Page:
As president, Donald Trump has continued—and intensified—the military effort against ISIS begun under President Barack Obama. In 2017, this policy achieved a signal victory: the caliphate declared by Islamic State leader Abu Bakr al-Baghdadi in 2014 has largely been defeated on the battlefield. With the last October’s fall of the Syrian city of Raqqa—ISIS’ unofficial capital—the Islamic State, which once stretched over vast swaths of Iraq and Syria, has been reduced to a handful of enclaves manned by a few thousand battered fighters. This does not mean that ISIS no longer represents a challenge to states in the region and elsewhere. ISIS embodied a composite threat: it was both a pseudo-state, governing territory under its direct control, and a terrorist organization, organizing attacks and inspiring others. The physical caliphate may be on the verge of extinction but ISIS as a terrorist threat remains very much alive.1 It possesses affiliates—of varying strengths—not just in the Middle East but in a number of countries across the Muslim world. And it continues to inspire terrorist attacks in Europe and the United States. Moreover, the broader movement of which ISIS part—violent jihadism—continues to find support among a very small but motivated fraction of disenchanted Sunni Muslims in the Middle East and elsewhere. Violent religious extremism remains active throughout much of the Muslim world; indeed, jihadist groups— including al-Qaeda affiliates—remain an important element among forces opposing President Bashar al-Assad in Syria. Not least, as the spectacular rise of ISIS in 2014-2015 itself shows, terrorist groups can evolve in unexpected and dangerous ways.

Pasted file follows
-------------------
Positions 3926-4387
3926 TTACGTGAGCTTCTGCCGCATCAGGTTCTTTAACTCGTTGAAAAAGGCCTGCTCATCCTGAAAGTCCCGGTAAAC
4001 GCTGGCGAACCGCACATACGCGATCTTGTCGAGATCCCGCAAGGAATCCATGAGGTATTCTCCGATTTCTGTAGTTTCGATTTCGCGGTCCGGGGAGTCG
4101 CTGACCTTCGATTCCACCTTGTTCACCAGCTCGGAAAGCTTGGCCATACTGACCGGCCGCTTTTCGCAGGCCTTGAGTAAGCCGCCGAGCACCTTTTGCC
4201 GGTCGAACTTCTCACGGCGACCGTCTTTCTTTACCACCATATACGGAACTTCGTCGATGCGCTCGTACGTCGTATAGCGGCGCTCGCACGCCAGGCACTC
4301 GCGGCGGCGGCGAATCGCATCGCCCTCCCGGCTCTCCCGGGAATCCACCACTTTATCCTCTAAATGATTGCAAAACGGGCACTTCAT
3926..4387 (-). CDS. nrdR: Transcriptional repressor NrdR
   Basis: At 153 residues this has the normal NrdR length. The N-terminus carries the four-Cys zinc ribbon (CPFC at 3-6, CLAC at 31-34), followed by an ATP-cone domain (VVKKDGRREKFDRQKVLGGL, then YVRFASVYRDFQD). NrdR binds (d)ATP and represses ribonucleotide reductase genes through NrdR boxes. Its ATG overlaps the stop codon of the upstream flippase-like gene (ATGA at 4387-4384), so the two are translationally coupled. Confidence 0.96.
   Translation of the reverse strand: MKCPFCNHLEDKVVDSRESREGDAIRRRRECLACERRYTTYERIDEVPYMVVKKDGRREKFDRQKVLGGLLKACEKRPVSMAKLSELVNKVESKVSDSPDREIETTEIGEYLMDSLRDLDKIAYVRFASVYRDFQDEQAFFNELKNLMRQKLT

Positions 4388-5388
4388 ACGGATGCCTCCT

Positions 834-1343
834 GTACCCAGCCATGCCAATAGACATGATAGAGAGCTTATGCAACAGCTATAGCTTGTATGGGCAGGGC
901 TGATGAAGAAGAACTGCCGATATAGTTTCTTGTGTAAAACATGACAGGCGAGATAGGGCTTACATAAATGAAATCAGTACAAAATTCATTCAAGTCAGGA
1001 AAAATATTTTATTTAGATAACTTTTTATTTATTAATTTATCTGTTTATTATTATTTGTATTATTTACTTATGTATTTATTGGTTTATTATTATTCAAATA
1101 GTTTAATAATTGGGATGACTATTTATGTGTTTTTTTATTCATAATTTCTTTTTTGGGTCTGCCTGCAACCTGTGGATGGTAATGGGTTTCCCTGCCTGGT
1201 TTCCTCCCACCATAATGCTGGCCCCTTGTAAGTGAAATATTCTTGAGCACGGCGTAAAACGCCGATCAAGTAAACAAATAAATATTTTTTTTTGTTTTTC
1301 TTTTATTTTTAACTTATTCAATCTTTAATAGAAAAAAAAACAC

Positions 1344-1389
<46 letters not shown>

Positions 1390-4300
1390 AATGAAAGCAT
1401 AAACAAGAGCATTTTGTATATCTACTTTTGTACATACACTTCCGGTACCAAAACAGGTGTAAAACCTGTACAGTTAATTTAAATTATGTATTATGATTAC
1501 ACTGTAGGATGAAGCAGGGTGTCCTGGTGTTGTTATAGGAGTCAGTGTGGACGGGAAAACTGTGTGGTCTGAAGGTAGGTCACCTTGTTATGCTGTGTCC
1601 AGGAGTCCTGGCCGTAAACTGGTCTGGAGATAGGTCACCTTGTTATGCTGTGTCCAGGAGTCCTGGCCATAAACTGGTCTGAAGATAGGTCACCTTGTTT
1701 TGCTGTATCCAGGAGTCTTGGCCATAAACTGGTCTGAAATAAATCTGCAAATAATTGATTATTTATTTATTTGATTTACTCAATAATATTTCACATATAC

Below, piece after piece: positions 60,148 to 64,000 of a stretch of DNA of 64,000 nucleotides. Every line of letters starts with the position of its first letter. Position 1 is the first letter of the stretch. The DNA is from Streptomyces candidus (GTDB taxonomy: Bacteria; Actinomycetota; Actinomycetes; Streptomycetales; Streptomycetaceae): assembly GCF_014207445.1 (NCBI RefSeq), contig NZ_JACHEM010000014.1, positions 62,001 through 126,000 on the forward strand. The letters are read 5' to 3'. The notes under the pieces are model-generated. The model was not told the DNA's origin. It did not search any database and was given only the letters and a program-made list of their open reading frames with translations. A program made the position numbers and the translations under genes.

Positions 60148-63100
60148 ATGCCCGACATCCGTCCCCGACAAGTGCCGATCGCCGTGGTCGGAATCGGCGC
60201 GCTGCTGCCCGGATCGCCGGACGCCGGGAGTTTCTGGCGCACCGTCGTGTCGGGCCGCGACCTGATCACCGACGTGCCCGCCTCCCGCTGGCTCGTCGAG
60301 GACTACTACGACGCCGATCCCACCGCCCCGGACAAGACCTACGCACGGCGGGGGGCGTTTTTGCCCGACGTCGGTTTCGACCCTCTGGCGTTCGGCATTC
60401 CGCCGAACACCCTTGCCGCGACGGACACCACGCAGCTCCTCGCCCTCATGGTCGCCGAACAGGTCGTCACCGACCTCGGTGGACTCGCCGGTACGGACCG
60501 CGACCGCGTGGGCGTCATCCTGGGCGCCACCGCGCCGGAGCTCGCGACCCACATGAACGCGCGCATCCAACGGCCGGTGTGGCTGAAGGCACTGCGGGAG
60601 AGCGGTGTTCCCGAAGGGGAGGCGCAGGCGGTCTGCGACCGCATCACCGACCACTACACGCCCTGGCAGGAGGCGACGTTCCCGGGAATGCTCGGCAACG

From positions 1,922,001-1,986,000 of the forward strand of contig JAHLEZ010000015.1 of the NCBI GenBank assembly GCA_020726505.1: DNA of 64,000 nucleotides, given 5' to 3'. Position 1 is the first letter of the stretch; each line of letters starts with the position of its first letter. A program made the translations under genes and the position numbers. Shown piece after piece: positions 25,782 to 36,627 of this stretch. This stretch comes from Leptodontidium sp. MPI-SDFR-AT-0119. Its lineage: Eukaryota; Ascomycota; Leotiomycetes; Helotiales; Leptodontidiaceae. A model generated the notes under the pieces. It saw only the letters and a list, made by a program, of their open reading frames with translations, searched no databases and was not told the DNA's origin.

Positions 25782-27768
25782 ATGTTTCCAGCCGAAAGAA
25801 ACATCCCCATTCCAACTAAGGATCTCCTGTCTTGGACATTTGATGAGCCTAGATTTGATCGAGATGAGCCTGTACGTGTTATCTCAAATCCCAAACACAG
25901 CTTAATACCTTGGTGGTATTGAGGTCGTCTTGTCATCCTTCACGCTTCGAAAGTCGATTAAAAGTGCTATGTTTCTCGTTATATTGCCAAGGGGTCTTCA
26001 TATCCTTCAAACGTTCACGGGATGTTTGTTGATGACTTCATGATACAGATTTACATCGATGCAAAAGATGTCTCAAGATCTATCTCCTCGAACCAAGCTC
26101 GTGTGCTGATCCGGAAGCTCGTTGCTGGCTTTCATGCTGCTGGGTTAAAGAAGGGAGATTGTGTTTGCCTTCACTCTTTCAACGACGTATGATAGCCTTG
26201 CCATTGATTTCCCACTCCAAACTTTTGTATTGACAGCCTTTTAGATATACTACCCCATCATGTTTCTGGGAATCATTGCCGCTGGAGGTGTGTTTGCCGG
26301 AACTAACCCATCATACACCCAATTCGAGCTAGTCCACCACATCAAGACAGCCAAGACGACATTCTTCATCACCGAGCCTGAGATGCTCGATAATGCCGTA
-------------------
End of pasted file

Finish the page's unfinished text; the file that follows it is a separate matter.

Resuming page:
The Anti-ISIS Coalition
What role did the Trump administration play in the destruction of the physical caliphate? The pace of airstrikes increased. There were increases—albeit modest—in the deployment of U.S. military personnel to Syria and Iraq. And Trump delegated more operational decision-making to U.S. military commanders. But the Trump administration’s policies were closely aligned with that of its predecessor. By the time Trump became president in January 2017, the tide had already turned decisively against ISIS. Obama may have underestimated ISIS before the seizure of Mosul; he notoriously dismissed it as the “JV team” less than six months before the organization routed the Iraqi army and took control of the city.2 But by the end of Obama’s term, the United States had long since made defeating ISIS militarily a top priority and committed substantial military resources to degrading and destroying the organization.